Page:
Every time my American friends heard a piece of my memory, they showed more empathy towards me as an Iranian-American far from my birthplace, building a new life here in the land of opportunity. We amazingly found many common themes in our lives and they appreciated for what they had not gone through; living under dictatorship, war, and rigid cultural norms.
Three years ago, when I began writing my memoir, all I recognized in me was an urge to share my story.
To learn how to write my memoir, I read other memoirs. Diving into others’ memories deepened my understanding of diversity; Of people’s differences and similarities. It enabled me to walk in others’ shoes rather than judging them. It softened me up. These stories created compassion in my heart not just toward those authors but toward people in general. I was fascinated how Richard Russo in “Elsewhere”, smoothly pictured his mother’s undiagnosed OCD’s impact on their lives. As the only child, Russo feels responsible for his mother and makes any effort to comfort her, which is almost impossible. He shows each character’s role in the story without judging them. This way, he allows the reader to develop empathy for each character. Maya Angelo in “I Know Why the Cage Bird Sings” beautifully says her mother was a great one for the grown Maya but not the young Maya, which taught me self-compassion as a mother who had to leave her young daughter behind.
What every memoir revealed to me was that life happens: It rises and dips. Each book showed me how decisions are influenced by the pressure of our environment such as the norms of the society when people are dogmatic about their religion, or the current circumstances like being traumatized by living in a war zone, as well as memories (good and bad) tangled into our subconscious.
There is no one cause for any event. The factors affecting a moment, a decision, or a concern are always multilayered.
When I started, I was not happy about my past and it’s melancholy impact on my current life but I was eager to writeabout it. I was curious to see where the journey would take me. To kick-start the project, I wrote a list of milestones in my life, including accomplishments and losses. Next, I chose the ones that covered the time-frame of my memoir. I decided to write about my life in Iran beginning from the 1978 revolution until I left motherland. Then, I listed the decisions that led me to each milestone. That was when my stomach churned thinking about my bad decisions. Writing and remembering those moments of my life for the first time was nearly unbearable. I felt a void in my heart for days in a row after writing sad chapters, felt like grieving a life I didn’t live. Anne Lamott calls the first draft “shitty first draft,” painful but necessary.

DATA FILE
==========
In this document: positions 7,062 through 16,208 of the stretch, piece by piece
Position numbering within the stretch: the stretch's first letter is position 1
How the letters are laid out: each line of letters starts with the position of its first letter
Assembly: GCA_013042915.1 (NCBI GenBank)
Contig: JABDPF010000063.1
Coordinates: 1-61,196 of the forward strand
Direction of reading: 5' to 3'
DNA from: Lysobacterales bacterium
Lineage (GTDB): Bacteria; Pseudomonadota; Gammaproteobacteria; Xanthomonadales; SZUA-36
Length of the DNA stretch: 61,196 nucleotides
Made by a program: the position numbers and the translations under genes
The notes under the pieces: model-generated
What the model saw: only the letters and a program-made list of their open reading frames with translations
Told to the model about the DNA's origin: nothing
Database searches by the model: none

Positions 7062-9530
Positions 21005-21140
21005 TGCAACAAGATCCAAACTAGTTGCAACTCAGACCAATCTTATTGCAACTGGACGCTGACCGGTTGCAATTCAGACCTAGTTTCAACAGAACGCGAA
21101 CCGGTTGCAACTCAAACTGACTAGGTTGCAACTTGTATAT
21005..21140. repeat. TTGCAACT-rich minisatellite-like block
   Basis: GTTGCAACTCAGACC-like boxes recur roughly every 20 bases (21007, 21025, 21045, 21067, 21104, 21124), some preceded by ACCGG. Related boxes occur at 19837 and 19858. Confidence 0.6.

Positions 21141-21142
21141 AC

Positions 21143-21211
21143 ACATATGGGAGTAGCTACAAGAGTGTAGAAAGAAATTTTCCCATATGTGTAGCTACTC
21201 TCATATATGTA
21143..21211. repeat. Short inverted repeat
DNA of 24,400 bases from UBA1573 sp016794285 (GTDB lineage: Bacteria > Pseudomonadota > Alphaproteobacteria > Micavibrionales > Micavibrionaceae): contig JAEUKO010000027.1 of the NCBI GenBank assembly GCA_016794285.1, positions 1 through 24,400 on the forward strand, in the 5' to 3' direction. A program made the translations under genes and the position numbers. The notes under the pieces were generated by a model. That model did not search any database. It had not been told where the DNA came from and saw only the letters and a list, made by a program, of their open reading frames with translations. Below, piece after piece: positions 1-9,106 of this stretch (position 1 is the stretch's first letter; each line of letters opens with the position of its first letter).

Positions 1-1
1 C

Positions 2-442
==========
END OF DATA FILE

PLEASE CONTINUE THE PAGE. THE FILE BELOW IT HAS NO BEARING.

I moved to the next step, accepting that a memoir was not a tool for revenge; Writing only about mistakes (mine or others) or creating a victim of myself or others. It is easy to put someone at fault—even myself—but does whimpering add value to the writing? If a character in the story has a one dimensional personality, the writer has created a caricature, not a real person. With this in mind, I paid attention to how other authors dealt with that. I noticed other authors detached themselves from a memory and looked at it from an outsider’s view. To do the same, I started writing not just about things I did and felt but also the environment, the people around me, the political situation, and my state of mind under those circumstances. I was surprised by how many memories (not all of them but, I suppose, the important ones) came back this way and began falling in the right place of the big puzzle of my past stories. This helped me to put each memory in perspective, to see the dynamic of the events.
I wrote some, left it for a while, went back to it and made revisions. Every new version of a documented memory provided more relief from regretful haunting past decisions. My brain was going a hundred miles per hour, focused on creating a new versions but enjoying the ride because it was taking me toward an inner freedom, like scraping off dead skin to get to the fresh and shiny layer after an injury. My scars didn’t look bad any more. They looked like purposeful tattoos. That felt like belonging to life, filling a hole in my heart, answering my long time questions, screaming I AM. I had begun to develop self-compassion.
After what felt like 500 times editing and polishing, the next step was professional editing.
The developmental edit brought a fresh breath to my writing. Thinking about my editor’s queries in the margins was therapeutic; I had to dig even further into the circumstances around my past decisions. “How did you defend the decision to her? What explanation did you give?” To answer her questions and improve the structure and meaning of my story, I read psychology articles to understand my past behavior.
Now that I have a complete manuscript, it is clearer to me why I wrote my memoir. I needed to heal, but more importantly I needed to share my story with others to add to the conversation about our differences and similarities. To contribute my share and to enrich the diversity of voices from close-up, first-hand experience. The more we understand each other, the more empathy we create. Let’s hope creating more empathy and compassion bring us more opportunity to collaborate and respect each other’s experiences. Share your story!